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Freemasonry - Vol10no05..Determining Recognition (6 Pgs)

Freemasonry - Vol10no05..Determining Recognition (6 Pgs)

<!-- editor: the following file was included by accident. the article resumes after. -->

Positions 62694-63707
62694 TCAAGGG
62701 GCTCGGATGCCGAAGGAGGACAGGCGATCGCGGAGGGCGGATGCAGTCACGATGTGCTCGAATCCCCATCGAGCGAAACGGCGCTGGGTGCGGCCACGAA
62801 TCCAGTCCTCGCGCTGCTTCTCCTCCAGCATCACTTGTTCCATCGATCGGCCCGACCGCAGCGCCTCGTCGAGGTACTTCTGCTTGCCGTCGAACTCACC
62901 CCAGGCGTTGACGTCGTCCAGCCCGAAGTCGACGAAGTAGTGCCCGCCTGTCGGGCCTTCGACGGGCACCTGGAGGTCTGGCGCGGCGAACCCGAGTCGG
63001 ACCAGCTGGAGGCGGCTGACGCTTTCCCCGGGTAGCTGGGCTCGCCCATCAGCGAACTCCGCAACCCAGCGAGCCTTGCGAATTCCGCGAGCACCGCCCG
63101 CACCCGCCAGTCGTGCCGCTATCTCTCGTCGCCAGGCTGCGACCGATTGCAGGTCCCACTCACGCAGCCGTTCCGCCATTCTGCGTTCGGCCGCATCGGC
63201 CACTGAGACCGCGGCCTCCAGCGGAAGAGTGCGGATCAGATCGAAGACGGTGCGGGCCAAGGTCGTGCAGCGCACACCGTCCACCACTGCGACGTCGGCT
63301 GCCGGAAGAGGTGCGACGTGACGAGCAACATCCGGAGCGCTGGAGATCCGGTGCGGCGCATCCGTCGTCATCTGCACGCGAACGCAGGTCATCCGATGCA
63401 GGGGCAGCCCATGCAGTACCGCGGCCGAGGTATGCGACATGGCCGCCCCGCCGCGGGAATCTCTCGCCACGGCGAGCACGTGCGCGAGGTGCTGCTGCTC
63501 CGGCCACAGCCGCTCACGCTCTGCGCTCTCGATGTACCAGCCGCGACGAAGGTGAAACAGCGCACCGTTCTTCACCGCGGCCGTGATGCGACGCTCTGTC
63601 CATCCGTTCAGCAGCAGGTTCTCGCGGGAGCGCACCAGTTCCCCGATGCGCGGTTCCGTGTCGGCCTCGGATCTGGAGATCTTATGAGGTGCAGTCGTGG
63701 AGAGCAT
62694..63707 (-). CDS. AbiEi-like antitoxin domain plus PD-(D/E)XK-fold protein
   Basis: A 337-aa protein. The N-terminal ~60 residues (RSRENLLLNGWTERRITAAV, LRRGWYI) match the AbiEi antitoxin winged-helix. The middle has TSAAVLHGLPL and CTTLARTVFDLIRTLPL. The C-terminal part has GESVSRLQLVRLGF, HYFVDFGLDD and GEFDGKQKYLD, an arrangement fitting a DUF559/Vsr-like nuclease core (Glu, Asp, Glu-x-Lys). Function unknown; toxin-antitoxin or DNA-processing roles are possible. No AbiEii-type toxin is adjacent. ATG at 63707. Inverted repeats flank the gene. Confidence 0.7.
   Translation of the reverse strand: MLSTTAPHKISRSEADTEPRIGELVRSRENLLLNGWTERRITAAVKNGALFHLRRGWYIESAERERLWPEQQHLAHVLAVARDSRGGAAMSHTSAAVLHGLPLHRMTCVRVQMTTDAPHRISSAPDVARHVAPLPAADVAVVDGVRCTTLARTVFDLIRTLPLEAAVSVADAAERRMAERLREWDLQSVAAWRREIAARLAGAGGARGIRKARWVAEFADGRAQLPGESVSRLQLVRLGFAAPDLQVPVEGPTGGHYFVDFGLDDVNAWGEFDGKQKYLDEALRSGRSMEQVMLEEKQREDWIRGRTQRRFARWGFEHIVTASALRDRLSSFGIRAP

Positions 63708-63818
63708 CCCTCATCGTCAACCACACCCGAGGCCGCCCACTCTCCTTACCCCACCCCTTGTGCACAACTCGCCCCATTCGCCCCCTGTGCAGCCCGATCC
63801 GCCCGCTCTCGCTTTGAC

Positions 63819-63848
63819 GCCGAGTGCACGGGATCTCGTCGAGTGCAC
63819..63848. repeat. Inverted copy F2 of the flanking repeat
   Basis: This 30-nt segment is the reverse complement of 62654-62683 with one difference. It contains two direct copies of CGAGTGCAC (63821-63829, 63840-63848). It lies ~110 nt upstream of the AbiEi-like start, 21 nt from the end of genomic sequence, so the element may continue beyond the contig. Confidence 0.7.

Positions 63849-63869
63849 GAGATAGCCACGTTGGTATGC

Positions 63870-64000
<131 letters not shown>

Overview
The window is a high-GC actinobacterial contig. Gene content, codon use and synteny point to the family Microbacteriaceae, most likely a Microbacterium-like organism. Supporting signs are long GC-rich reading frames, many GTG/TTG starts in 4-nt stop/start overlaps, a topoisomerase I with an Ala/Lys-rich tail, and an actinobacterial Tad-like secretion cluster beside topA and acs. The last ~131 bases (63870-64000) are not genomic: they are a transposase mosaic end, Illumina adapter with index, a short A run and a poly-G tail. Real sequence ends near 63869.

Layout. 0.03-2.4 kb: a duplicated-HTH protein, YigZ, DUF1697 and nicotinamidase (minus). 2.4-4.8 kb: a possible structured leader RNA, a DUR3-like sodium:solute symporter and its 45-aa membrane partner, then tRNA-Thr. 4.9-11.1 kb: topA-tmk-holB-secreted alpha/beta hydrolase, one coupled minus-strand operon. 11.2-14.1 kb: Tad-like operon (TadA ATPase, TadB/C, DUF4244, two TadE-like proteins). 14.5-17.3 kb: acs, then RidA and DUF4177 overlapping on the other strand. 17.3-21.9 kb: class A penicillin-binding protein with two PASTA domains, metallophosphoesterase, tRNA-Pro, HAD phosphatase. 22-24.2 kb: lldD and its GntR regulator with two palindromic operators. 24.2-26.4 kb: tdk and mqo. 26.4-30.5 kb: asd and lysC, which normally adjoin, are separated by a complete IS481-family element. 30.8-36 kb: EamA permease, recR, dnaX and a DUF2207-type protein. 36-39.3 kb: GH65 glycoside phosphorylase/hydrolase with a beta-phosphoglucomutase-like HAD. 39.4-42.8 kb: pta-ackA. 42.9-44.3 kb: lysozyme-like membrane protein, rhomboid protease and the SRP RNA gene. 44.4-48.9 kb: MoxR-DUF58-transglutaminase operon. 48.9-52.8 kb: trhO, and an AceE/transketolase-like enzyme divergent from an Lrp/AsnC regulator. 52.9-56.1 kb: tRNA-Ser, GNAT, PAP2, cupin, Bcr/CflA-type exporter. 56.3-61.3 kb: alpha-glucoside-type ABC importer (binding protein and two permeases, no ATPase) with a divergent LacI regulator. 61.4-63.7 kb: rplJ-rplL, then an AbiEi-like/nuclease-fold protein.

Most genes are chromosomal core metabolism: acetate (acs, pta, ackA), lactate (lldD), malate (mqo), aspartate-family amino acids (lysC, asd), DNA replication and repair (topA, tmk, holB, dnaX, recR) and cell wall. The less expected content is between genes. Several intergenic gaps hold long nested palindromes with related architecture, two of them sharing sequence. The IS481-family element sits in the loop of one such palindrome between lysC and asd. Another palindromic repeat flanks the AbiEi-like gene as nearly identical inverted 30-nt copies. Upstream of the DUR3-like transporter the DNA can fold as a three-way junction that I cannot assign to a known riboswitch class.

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Published by: Cosmomind on Jul 29, 2011
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Harry W. Bundy
Grand SecretaryGrand Lodge of Colorado